With network breaches making CIOs jobs increasingly challenging, Intelligent CIO asked Maher Jadallah, Regional Director – Middle East, Tenable, how they can best be avoided. Here is his response:
Today’s enterprise is extremely complex being composed of both traditional and modern IT assets, and boundaryless given it’s no longer confined by the organisation’s physical premises.
The number of available assets to target has expanded the attack service and, bluntly, many organisations are struggling. CIOs don’t know what they have, they don’t know where it is, and they don’t know how to protect it. This cyber-exposure gap leaves the organisation vulnerable and threat actors are exploiting this ignorance.
Compared to 20 years ago, cybercriminals can make millions from cyberattacks. Databases of credit card details, passwords and other personal information are regularly traded on the Dark Web. Malware infections can see organisations held to ransom. As long as it continues to be easy for cybercriminals to break in and monetise the attack, they’re going to keep doing it.
Nearly all of the big breaches and cyber-incidents weren’t perpetrated by a nation-state, nor were they particularly advanced, the attackers were just persistent and exploited a known vulnerability. All too often networks are being broken into as attackers leverage known flaws that have been left unpatched.
However, finding and fixing vulnerabilities isn’t straightforward. In the first 45 days of 2019 405 IT and 45 OT (operational technology) vulnerabilities were discovered and that number has been added to every day since.
Due to the exponential growth in vulnerabilities, it’s no longer enough to simply prioritise risk based on high severity or exploitability. The volume alone is more than this approach can handle and can leave companies in hot water if not dealt with accordingly and in a timely manner.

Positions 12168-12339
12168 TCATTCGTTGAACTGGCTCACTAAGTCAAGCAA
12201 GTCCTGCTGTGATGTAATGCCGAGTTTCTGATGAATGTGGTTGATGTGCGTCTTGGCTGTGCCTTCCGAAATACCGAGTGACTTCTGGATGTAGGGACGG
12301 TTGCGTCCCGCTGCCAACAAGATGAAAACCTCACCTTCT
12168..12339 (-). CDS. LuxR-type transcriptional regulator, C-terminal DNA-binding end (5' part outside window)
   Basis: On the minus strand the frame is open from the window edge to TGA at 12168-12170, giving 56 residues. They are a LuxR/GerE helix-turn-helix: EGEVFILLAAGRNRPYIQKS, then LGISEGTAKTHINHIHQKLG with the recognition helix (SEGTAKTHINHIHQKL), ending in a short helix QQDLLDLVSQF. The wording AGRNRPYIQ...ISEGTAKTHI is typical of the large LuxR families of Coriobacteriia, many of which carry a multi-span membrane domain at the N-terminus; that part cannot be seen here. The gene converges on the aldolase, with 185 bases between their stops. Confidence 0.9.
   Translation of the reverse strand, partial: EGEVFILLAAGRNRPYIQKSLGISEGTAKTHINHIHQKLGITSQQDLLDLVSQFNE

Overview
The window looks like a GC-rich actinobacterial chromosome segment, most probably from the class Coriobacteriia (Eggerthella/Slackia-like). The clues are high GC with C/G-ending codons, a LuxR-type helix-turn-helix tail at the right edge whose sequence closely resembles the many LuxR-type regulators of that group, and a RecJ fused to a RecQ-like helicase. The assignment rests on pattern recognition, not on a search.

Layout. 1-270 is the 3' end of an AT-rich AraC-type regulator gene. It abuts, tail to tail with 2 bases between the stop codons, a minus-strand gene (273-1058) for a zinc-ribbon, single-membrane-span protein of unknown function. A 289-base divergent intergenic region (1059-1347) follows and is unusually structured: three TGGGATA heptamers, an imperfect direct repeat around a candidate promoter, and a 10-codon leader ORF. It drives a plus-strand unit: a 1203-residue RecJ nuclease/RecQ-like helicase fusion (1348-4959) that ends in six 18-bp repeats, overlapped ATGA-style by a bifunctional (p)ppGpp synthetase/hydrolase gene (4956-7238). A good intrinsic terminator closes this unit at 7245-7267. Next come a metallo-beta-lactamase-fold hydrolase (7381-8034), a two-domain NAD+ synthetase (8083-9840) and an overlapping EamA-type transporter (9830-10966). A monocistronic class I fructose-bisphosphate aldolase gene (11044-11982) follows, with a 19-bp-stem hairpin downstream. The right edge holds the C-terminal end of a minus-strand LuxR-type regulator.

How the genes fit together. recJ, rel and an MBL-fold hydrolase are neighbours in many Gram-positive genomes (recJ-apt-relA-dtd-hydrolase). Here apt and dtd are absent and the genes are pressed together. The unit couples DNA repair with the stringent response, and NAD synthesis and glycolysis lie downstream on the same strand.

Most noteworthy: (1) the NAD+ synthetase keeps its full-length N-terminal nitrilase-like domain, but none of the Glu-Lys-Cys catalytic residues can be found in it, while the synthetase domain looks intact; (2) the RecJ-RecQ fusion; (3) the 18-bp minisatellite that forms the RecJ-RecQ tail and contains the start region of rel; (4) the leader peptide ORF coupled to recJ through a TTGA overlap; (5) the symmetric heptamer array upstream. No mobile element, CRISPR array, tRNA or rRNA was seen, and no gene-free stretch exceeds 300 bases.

While the number of vulnerabilities has increased, the number being exploited is only a small fraction of the total. For that reason, it’s imperative that CIOs have an accurate view of the entire attack surface. Doing so means you can effectively respond to those vulnerabilities which represent the greatest threat to the organisation. This can be broken down into three key disciplines:
- Make sure you have visibility into all aspects of your organisation’s attack surface – including cloud resources, containers, industrial control systems and mobile devices, which may or may not be on IT’s radar. As part of this inventory, determine where specific threats exist – for example, if you’re particularly diligent about deploying patches then the latest Windows vulnerability may not be as big a concern as it would be for an enterprise that hasn’t patched its systems in seven years. By identifying where your exposures are – or where they are likely to be – you reveal the larger picture of what’s at risk.
- Next is to clarify which assets are most critical to your business in order to respond to the threats forcefully and appropriately. Determine the criticality of each asset and rank its importance in terms of response times. Then update this information regularly. Asset tagging is a good place to start building an inventory of assets based on their criticality.
- The final piece of the puzzle is gaining insight into which vulnerabilities are currently being exploited in the wild, along with early warnings about those likely to be attacked in the near future. Having access to this kind of information allows security teams to prioritise their threat response based on the criticality of the asset, threat intelligence and probability analysis.